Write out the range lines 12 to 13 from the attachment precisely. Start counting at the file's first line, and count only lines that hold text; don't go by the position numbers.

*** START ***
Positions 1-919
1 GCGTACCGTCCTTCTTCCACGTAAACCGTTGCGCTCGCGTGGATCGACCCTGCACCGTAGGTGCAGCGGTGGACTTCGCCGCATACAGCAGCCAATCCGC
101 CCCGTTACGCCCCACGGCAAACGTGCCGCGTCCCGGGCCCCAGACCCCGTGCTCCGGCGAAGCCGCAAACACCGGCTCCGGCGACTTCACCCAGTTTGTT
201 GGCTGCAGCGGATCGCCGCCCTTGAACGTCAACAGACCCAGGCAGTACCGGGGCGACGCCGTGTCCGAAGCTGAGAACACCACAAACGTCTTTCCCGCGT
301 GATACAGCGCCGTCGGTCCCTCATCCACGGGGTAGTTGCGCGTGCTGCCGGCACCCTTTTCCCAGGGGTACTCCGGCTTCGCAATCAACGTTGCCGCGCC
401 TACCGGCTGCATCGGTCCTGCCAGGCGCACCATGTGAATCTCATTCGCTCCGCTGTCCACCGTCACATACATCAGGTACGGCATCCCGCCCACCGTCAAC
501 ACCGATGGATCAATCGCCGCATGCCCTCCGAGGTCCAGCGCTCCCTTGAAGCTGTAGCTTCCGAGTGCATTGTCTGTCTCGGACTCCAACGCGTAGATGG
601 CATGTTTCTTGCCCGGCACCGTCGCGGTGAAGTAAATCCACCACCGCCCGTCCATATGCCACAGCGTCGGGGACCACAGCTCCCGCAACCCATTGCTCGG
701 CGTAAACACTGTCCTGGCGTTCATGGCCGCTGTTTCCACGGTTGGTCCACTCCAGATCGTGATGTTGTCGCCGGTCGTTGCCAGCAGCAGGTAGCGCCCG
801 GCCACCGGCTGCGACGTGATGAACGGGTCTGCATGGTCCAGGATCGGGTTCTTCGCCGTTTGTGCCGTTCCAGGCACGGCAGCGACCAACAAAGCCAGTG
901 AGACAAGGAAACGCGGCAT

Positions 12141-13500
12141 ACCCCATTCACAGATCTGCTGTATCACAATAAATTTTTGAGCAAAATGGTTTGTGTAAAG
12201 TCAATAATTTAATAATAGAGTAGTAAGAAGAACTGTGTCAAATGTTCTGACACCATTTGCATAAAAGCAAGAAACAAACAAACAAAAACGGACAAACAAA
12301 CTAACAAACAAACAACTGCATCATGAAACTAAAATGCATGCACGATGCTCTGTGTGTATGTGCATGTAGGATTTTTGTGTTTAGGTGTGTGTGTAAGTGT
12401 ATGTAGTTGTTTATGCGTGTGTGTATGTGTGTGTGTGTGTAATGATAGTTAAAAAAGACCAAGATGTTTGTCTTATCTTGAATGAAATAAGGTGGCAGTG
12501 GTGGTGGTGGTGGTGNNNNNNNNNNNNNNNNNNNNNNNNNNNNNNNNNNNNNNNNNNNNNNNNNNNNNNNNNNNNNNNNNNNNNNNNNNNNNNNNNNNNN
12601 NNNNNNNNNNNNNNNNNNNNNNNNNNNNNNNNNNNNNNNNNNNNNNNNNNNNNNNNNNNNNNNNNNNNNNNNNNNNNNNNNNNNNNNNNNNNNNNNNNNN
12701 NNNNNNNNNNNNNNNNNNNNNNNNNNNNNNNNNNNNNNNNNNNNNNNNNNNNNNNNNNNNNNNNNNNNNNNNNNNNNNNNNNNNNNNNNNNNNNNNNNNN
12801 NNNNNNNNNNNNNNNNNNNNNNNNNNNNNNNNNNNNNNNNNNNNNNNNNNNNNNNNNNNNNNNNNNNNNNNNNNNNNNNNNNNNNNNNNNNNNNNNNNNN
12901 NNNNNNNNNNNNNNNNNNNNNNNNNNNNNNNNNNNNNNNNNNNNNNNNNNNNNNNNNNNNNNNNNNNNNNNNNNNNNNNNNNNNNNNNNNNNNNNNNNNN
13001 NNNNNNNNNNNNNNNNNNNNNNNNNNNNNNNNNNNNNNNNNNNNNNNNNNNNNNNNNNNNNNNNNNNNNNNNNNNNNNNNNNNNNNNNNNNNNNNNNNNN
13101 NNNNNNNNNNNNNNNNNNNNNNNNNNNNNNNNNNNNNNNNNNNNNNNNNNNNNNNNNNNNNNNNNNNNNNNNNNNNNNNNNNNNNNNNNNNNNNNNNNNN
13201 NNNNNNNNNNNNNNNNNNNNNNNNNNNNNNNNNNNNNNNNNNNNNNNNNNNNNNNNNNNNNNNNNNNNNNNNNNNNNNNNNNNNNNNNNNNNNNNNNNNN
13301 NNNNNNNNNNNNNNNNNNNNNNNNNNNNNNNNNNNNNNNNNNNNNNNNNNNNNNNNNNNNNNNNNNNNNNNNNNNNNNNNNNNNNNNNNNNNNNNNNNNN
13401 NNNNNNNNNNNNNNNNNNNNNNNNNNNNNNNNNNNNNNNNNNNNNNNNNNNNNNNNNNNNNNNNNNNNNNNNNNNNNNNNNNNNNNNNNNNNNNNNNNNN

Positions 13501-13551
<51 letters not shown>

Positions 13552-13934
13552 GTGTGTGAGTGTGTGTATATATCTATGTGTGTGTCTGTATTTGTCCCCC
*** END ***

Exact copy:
Positions 12141-13500
12141 ACCCCATTCACAGATCTGCTGTATCACAATAAATTTTTGAGCAAAATGGTTTGTGTAAAG